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  • Canada is a significant contributor to the NATO mission in Bosnia-Herzegovina known as the Stabilization Force, or SFOR. Canadian troops first came to the Balkans in February 1992 as part of the United Nations Protection Force (UNPROFOR), which was formed to protect non-combatants during the wars that tore apart the former Republic of Yugoslavia. With the signing on December 14, 1995, of the General Framework Agreement for Peace at Paris, after negotiations conducted at Dayton, Ohio, NATO entered Bosnia-Herzegovina with the 60,000-strong Implementation Force (IFOR) to ensure that the belligerent parties complied with its terms. <br />

6.2 canada 80's and_90's 6.2 canada 80's and_90's Presentation Transcript

  • Canada: 1980-2000
  • “Well, welcome to the 1980s” • With these words, Pierre Elliot Trudeau celebrates his political comeback as Prime Minister after winning a majority Liberal government in the February, 1980 election. • Although he had been Prime Minister since 1968 (except for Conservative Prime Minister Joe Clark's three-month minority government in 1979), his next four years in power would define Canada for decades to come.
  • • Fuddle Duddle, as Coined by Pierre Trudeau • It will make sense when you watch it.
  • 1980: The National Energy Program ● • • One of Trudeau's first actions after the election was to bring in the National Energy Program. The NEP was designed to protect Canada's oil supply and promote Canadian ownership of our energy resources. Petro-Canada was created as a national oil and gas company. The NEP made Alberta's oil and gas available at cheaper than world prices to Canadian manufacturing companies, especially in eastern Canada, and further taxed oil and gas profits. In protest, Alberta's Premier Peter Lougheed threatened to cut oil shipments to eastern Canada. Prices were raised to reflect world prices but the NEP remained in place until 1984. It became a symbol of the rising feeling of Western Canadian Alienation, as Western Canadians felt taken for granted and pushed around by a federal government more focussed on Ontario and Quebec. This has been credited with being one of the causes of regionalism as it created among some, the perception of regional disparity.
  • 1980: “Oui ou Non”: The Quebec Referendum May 20, 1980, Quebec Premier René Lévesque holds a referendum to separate Quebec from Canada. 59.6% voted against separation, while only 40.4% voted for it. In his speeches against separation, Prime Minister Trudeau promises a new constitutional agreement with Quebec. After much political wrangling, Trudeau succeeds in bringing Canada's Constitution, the British North America Act of 1867, home to Canada from Britain. Bringing home the constitution ● Levesque opposes the constitutional changes and Quebec refuses to sign the agreement which becomes law anyway. ●
  • 1982 Patriation of the Constitution • “Today I have proclaimed this new Constitution, one that is truly Canadian at last. There could be no better moment for me as Queen of Canada to declare again my unbounded confidence in the future of this wonderful country.” -Queen Elizabeth at the proclamation ceremony, April 17, 1982. ● ● Collectionscanada.gc.ca Patriation is a legal term made up in Canada to mean taking control of our constitution from Great Britain. The British North America Act of 1867 was revised and became the Constitution Act of 1982. . Canada had gained its independence as a country.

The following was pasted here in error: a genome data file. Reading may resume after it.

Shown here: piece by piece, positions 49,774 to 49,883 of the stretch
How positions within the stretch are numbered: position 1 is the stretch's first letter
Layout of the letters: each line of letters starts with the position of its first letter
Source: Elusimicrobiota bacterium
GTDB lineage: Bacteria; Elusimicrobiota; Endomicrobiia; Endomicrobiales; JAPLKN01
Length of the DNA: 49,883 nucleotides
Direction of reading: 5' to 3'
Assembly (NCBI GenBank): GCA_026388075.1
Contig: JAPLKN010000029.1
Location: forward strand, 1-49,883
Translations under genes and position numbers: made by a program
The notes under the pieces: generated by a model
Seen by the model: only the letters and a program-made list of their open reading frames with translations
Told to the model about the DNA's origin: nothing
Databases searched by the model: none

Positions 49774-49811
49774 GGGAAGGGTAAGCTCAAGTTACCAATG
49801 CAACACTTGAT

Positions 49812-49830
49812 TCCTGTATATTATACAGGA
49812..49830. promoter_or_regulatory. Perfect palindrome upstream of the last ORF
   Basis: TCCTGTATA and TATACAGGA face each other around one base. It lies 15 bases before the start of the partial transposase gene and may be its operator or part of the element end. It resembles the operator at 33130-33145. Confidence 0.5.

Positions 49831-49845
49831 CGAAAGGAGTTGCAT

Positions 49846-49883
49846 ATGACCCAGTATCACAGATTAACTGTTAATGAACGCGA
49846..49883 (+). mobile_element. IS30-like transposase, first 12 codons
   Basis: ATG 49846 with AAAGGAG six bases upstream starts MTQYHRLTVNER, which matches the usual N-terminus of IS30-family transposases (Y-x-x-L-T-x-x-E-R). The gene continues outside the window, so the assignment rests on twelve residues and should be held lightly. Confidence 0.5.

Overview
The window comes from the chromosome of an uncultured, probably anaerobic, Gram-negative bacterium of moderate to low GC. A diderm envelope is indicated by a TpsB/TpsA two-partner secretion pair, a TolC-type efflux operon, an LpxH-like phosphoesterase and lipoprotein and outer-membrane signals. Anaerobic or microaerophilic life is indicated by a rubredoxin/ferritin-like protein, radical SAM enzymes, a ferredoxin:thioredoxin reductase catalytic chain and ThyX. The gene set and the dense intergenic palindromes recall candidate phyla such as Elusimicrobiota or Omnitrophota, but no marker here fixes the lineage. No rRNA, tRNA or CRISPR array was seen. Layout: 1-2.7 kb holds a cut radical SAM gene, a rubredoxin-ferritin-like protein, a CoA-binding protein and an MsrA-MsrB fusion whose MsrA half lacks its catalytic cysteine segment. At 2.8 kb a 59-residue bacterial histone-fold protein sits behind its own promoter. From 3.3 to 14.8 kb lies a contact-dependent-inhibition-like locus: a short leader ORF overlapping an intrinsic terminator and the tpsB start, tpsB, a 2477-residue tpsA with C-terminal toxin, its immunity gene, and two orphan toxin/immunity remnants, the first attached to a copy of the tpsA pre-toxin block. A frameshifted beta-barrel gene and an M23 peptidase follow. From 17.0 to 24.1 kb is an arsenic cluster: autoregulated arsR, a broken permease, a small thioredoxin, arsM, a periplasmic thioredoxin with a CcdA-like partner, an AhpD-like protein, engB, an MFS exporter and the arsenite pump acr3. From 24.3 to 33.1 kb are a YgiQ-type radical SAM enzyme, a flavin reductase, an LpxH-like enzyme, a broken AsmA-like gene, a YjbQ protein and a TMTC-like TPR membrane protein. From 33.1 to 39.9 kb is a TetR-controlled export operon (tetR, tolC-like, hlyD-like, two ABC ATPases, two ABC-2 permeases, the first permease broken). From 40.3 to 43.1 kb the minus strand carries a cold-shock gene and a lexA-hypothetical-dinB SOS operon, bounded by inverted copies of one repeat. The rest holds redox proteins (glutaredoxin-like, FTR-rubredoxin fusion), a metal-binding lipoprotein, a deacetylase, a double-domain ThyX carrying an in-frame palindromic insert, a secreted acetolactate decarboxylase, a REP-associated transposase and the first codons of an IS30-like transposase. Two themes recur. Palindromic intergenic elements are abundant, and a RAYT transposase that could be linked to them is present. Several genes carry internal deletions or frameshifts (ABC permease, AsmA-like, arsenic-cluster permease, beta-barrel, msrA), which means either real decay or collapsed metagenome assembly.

• The Charter of Rights and Freedoms ● The new Constitution Act included an entrenched Charter of Rights and Freedoms which protects political, civil and minority rights in Canada. • Entrenched is a legal term meaning that it can only be changed through a nation-wide amendment process, the same amendment process needed to change the Constitution Act. • Amendments to the Constitution Act can only be passed if agreed to by 7 of the 10 provinces totalling more than 50% of Canada's population.
  • The 1981-1984 Recession • From 1981 to 1984, Canada's economy experienced its worst downturn since the Great Depression, with interest rates climbing to 23%, and more than 1.5 million Canadians out of work. ● ● ● Because of government spending to try to turn around the recession, and because of the high interest rates, the federal government debt tripled from $84 Billion in 1981 to $240 Billion in 1986. The debt rise led to government cutbacks in social programs such as unemployment insurance and welfare that continues to this day. The recession was the end of decades of unhindered prosperity and growth for Canada, and poverty, unemployment and homelessness increased. Similar to the Depression of the 1930s, food banks became a normal fact of life for some families, rather than an emergency measure.
  • 1984: Canada shifts right • Pierre Trudeau retired in February, 1984, and John Turner replaced him as liberal leader and Prime Minister. Turner called an election and faced off against the new Progressive Conservative leader, Brian Mulroney. Mulroney's victory was partly due to his crushing win over Turner in a televised debate. ● ● Mulroney received unprecedented support from Quebec and he promised to make a constitutional deal which Quebec would support. Mulroney's economic policies aimed at taming the debt with cuts to social programs and public spending, a right-wing position described as “neoconservatism”.
  • • Trudeau's First Resignation • Bonus marks to anyone who can stay awake for all of this.
  • Constitutional Talks: Meech Lake 1987-1990 • Mulroney's first attempt to bring Quebec to the table was the 1987 Meech lake Accord. • All ten provincial premiers, including Quebec's Robert Bourassa, agreed to the accord, which recognized Quebec as a 'distinct society', and increased provincial powers. ● ● Provinces had three years to ratify, or vote for, the agreement in their legislatures. Opposition rose across Canada, arguing that agreement would weaken the federal government, and it would give Quebec a special status that would be resented by the rest of Canada. Elijah Harper, a Manitoba MLA, refused to vote for the Accord because it did not guarantee rights for First Nations peoples. Because of his stand, Manitoba couldn't get the unanimous agreement it needed to pass it. When Newfoundland also refused to ratify the agreement, it failed in 1990. Meech Lake